A Bridge Too Far?

By Lex, on August 13, 2010

Credit where it’s due, SecDef Gates does not forbear to go where angels fear to tread:

Defense Secretary Robert M. Gates is ordering a review of the future role of the Marine Corps amid ” anxiety” that the wars in Iraq and Afghanistan had turned the service into a “second land army.”

The review would seek to define a 21st century combat mission for the Marines that is distinct from the Army’s, because the Marines “do not want to be, nor does America need” another ground combat force, Gates said in prepared remarks for a speech at Marines’ Memorial Theatre in San Francisco on Thursday to a group that included retired Marines and foreign policy experts…

Gates is seeking $100 billion in budget savings from the military services and Pentagon bureaucracies, though he intends to invest the money in weapons programs. Given the unwavering support for the Marines in Congress, there is little chance the service would be eliminated or see its budget significantly reduced.

Gates noted that anxiety about the future of the Marines stems from the “perception … that they have become too heavy, too removed from their expeditionary roots.”

In a question-and-answer session with sailors aboard the Higgins earlier in the day, Gates said, “I think they’ve gotten too big,” and he predicted that the service would shrink in coming years.

At congressional direction, the Corps packed on over 25,000 bodies over its pre-war end strength in response to GWOT tasking in Iraq and Afghanistan. I long ago predicted that the increases to land force end strength generally would come into full effect just as the GWOT was winding down. But better men than Gates have broken themselves on the shoals of the Marine Corps lobby in Congress. Too, the seeming presumption that amphibious assault is passé due to the proliferation of littoral area denial weapons hits the Corps straight in the black.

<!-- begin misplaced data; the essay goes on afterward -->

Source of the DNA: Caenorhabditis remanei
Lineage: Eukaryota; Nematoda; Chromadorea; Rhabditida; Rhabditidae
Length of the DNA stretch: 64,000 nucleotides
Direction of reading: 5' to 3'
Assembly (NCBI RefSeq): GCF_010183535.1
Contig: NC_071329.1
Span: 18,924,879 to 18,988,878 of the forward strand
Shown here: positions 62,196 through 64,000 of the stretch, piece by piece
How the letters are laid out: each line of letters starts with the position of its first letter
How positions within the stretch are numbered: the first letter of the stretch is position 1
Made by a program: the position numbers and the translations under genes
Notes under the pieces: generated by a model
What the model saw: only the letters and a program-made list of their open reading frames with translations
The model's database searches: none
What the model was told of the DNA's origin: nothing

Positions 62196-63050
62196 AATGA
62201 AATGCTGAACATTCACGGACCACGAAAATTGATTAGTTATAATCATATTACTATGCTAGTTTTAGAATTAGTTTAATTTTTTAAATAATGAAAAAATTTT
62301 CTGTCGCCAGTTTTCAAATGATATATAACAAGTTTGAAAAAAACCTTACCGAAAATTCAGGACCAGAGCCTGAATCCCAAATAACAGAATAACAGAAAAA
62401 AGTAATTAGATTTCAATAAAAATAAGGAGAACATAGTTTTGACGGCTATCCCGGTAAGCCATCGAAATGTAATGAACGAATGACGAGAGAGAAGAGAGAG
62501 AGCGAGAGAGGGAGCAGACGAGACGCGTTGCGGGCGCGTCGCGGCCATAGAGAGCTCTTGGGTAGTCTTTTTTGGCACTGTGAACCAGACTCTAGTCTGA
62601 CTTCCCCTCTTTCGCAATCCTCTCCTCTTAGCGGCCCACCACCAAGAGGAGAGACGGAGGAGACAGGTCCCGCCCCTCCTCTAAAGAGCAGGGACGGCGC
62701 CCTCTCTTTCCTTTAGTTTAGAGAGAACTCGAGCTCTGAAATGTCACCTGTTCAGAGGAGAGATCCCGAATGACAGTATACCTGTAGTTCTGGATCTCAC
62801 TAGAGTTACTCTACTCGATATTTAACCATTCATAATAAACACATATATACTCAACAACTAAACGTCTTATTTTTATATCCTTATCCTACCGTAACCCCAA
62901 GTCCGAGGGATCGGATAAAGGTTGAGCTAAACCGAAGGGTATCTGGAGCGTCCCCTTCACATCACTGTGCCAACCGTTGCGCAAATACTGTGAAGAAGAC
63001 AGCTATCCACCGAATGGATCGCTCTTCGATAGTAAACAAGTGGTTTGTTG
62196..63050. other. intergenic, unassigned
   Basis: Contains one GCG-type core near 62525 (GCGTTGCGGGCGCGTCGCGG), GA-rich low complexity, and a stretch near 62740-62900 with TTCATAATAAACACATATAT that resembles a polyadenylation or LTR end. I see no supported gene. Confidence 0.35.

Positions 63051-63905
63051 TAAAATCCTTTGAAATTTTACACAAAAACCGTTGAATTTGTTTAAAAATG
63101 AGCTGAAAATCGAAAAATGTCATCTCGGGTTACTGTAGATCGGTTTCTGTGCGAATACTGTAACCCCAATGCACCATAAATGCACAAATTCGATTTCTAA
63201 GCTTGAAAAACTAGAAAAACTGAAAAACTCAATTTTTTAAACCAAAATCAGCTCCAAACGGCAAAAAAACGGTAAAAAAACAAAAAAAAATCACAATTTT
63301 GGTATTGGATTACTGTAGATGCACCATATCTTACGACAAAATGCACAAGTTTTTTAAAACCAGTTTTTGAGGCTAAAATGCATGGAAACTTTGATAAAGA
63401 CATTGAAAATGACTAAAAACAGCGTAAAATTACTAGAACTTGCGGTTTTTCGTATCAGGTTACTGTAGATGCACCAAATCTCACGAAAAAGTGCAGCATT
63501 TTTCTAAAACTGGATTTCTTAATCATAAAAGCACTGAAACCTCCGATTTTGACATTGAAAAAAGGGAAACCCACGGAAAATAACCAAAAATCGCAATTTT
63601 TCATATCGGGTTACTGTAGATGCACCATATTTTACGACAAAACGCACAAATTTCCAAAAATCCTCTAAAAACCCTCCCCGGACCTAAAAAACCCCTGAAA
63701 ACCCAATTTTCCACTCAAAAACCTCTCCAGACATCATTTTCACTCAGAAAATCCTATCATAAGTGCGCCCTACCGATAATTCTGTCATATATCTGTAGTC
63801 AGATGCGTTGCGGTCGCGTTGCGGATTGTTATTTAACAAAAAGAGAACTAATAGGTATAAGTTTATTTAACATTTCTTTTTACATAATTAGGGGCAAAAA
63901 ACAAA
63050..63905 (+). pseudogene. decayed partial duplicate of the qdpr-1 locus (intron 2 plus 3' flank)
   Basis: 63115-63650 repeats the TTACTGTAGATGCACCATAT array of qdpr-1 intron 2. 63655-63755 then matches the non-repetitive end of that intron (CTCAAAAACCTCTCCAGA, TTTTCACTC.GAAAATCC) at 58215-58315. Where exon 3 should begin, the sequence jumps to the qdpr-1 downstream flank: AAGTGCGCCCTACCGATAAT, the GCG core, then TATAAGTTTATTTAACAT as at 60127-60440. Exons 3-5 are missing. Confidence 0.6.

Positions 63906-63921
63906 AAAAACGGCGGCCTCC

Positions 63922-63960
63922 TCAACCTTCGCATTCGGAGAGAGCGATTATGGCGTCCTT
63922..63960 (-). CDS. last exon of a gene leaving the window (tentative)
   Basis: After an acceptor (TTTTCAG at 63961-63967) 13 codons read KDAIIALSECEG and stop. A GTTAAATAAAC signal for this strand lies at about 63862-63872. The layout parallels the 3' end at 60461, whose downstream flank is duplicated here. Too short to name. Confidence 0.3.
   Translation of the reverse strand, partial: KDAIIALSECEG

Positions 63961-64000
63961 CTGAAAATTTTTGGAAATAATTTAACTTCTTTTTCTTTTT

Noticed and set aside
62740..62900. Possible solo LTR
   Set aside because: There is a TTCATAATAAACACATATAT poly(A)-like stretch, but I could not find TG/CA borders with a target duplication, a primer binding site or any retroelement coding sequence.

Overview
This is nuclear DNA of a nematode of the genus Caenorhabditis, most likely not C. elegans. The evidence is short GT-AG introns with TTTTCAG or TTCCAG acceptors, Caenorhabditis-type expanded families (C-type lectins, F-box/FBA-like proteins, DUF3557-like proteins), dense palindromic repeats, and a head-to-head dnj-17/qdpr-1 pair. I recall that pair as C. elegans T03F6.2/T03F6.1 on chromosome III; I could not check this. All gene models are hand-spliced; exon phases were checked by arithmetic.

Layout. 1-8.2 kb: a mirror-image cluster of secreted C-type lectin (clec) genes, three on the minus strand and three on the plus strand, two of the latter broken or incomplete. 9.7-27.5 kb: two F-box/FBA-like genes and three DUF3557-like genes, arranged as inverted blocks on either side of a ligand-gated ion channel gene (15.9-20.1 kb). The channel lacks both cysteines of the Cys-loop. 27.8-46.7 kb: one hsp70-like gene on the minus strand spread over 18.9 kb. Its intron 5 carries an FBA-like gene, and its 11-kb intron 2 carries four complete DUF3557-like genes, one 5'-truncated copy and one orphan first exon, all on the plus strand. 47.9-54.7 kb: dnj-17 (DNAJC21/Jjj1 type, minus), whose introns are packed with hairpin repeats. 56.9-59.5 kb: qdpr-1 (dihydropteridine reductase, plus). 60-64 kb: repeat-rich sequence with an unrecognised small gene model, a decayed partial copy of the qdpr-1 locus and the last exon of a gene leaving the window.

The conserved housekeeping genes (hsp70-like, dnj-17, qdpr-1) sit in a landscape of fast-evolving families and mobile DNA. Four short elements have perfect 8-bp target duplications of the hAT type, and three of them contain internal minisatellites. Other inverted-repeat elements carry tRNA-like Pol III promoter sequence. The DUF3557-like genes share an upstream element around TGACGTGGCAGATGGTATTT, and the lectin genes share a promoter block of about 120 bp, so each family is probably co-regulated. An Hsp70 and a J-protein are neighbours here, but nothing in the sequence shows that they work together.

In the early days of the Afghanistan campaign, the Marines could mount a nearly 400 mile maneuver from the sea to establish Camp Rhino, a setting off point for the capture of Kanduhar International Airport three weeks later. This was the longest range amphibious assault in history, and established the coalition’s first strategic foothold in Afghanistan.

This kind of assault was a classic Army Ranger mission, and many junior and field grade officers of the senior service were dismayed to see it assigned to the Corps. The fact remains, that – even with the Marine Corps becoming “heavier”  through long usage in the field – the Corps exhibits the leanest tooth-to-tail ratio in the US armed services. In the small wars construct, with the exception of heavy mechanized assault – a significant exception  – the Corps can do what the Army can do more quickly, less expensively and with greater agility, albeit without the army’s organic sustainability.  It does so while retaining such unique capabilities as operational maneuver from the sea. Making significant reductions to the Corps’ combat power or tinkering with its mission set could prove problematical politically.

The Secretary of Defense might just have chosen which hill he wants to die on.

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1 Comment

Filed under Best of Neptunus Lex, by lex, Carriers, Carroll "Lex" LeFon, Lex, Marines, Neptunus Lex, Politics

One response to “A Bridge Too Far?

  1. Pingback: Index – The Rest of Neptunus Lex | The Lexicans

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